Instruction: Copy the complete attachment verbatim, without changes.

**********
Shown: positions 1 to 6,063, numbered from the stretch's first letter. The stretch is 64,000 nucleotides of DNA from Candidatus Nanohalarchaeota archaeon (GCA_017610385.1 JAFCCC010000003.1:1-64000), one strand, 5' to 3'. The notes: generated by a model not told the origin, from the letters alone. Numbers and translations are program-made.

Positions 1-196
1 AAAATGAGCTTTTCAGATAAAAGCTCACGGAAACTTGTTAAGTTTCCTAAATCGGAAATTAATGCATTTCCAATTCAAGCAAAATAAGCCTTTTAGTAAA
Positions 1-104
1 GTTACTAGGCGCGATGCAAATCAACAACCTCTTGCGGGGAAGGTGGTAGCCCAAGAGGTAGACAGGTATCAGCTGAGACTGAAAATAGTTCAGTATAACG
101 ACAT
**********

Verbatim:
Shown: positions 1 to 6,063, numbered from the stretch's first letter. The stretch is 64,000 nucleotides of DNA from Candidatus Nanohalarchaeota archaeon (GCA_017610385.1 JAFCCC010000003.1:1-64000), one strand, 5' to 3'. The notes: generated by a model not told the origin, from the letters alone. Numbers and translations are program-made.

Positions 1-196
1 AAAATGAGCTTTTCAGATAAAAGCTCACGGAAACTTGTTAAGTTTCCTAAATCGGAAATTAATGCATTTCCAATTCAAGCAAAATAAGCCTTTTAGTAAA
Positions 1-104
1 GTTACTAGGCGCGATGCAAATCAACAACCTCTTGCGGGGAAGGTGGTAGCCCAAGAGGTAGACAGGTATCAGCTGAGACTGAAAATAGTTCAGTATAACG
101 ACAT